GPT-3 was criticized for its algorithmic bias; for example, it is more likely to associate Islam with terrorism and Black people with crime.[43]

In its response to the Request for Comments on Intellectual Property Protection for Artificial Intelligence Innovation from the United States Patent and Trademark Office ("USPTO"), OpenAI acknowledges that "copyright protection arises automatically when an author creates an original work and fixes it in a tangible medium, see 17 U.S.C. § 102, the vast majority of content posted online is protected by U.S. copyright laws.[44] GPT was built with data from the Common Crawl dataset, a conglomerate of copyrighted articles, internet posts, web pages, and books scraped from 60 million domains over a period of 12 years. TechCrunch reports this training data includes copyrighted material from BBC, The New York Times, Reddit, the full text of online books, and more.[45] In April 2021, a group of computer scientists used a tool that identifies text generated by GPT in an effort to isolate the reason for strange phrases appearing in scientific papers. Cabanac and colleagues ran a selection of abstracts from the journal Microprocessors and Microsystems through this tool and discovered "critical flaws", such as nonsensical text and plagiarized text and images.[46]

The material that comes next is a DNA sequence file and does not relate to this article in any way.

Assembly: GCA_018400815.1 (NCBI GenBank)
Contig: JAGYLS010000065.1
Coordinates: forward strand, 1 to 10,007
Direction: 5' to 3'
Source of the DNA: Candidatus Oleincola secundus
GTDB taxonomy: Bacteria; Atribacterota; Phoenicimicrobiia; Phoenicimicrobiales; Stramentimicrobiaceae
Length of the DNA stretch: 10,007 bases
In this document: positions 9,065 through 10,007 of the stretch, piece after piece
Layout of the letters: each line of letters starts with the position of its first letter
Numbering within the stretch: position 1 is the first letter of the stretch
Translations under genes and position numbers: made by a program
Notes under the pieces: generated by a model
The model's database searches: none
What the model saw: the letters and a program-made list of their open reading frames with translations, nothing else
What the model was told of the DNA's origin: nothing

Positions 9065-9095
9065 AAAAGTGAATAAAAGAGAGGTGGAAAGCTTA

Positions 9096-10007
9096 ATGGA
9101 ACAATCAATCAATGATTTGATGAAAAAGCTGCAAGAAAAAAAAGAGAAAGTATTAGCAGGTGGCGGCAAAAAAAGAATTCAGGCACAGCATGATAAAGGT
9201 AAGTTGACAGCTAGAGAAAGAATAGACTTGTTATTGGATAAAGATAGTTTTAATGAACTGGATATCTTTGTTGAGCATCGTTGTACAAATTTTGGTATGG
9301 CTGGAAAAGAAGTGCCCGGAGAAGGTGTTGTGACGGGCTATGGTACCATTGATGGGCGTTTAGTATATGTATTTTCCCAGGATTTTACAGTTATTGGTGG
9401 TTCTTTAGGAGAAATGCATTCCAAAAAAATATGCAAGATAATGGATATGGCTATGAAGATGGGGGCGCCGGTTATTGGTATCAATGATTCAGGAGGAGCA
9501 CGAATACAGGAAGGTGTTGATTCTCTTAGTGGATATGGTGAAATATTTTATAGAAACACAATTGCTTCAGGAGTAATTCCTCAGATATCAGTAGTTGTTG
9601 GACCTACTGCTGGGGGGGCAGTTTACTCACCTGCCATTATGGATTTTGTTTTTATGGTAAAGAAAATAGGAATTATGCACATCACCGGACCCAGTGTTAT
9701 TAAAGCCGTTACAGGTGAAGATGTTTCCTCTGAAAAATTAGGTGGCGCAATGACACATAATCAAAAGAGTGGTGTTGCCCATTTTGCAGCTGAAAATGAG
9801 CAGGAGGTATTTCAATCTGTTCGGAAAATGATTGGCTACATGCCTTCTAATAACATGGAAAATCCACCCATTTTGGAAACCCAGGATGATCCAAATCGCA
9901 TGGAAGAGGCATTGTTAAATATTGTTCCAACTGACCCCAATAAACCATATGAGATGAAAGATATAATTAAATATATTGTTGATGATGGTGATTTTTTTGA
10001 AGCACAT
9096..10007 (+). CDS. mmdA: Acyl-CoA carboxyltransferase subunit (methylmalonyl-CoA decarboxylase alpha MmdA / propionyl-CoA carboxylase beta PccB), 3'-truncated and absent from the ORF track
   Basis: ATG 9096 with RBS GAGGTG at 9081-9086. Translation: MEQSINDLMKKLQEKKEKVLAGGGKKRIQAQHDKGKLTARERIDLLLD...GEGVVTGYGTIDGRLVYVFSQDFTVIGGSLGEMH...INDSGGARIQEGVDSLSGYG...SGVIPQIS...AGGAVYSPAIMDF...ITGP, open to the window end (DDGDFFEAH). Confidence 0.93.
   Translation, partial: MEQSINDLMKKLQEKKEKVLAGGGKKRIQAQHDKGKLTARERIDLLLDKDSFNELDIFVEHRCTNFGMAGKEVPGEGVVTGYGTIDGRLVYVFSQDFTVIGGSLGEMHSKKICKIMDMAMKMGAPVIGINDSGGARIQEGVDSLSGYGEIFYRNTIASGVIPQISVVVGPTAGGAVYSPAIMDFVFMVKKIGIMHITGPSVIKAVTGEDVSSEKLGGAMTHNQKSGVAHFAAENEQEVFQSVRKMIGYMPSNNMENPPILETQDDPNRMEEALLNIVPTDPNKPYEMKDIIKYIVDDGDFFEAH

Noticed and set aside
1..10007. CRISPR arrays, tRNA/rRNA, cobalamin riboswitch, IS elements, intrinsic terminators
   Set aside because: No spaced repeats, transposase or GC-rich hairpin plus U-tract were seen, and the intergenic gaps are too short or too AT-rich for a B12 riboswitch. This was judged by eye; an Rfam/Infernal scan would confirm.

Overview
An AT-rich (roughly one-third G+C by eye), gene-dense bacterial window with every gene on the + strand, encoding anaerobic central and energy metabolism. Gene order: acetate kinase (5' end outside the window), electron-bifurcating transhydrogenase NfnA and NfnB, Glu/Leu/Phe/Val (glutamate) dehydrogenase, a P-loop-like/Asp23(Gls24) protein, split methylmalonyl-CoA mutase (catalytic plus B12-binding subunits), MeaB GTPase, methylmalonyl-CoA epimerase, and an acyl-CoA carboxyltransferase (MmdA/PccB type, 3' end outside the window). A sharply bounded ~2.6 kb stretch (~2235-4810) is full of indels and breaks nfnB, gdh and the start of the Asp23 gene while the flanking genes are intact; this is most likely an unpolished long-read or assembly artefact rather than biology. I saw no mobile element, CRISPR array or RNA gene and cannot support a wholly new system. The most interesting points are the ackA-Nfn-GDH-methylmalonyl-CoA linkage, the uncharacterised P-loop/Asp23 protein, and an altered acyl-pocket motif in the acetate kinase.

See also

References